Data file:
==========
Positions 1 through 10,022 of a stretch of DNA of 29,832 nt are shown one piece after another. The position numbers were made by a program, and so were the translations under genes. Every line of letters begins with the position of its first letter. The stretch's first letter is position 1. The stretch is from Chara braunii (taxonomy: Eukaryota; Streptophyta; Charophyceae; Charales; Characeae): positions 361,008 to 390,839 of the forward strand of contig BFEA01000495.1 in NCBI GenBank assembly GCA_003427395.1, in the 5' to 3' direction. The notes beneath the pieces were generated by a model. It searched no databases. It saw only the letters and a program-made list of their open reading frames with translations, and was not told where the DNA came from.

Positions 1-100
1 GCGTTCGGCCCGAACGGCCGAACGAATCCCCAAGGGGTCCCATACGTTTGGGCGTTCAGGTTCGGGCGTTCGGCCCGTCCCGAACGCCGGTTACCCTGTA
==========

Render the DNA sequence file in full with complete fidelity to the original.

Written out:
Positions 1 through 10,022 of a stretch of DNA of 29,832 nt are shown one piece after another. The position numbers were made by a program, and so were the translations under genes. Every line of letters begins with the position of its first letter. The stretch's first letter is position 1. The stretch is from Chara braunii (taxonomy: Eukaryota; Streptophyta; Charophyceae; Charales; Characeae): positions 361,008 to 390,839 of the forward strand of contig BFEA01000495.1 in NCBI GenBank assembly GCA_003427395.1, in the 5' to 3' direction. The notes beneath the pieces were generated by a model. It searched no databases. It saw only the letters and a program-made list of their open reading frames with translations, and was not told where the DNA came from.

Positions 1-100
1 GCGTTCGGCCCGAACGGCCGAACGAATCCCCAAGGGGTCCCATACGTTTGGGCGTTCAGGTTCGGGCGTTCGGCCCGTCCCGAACGCCGGTTACCCTGTA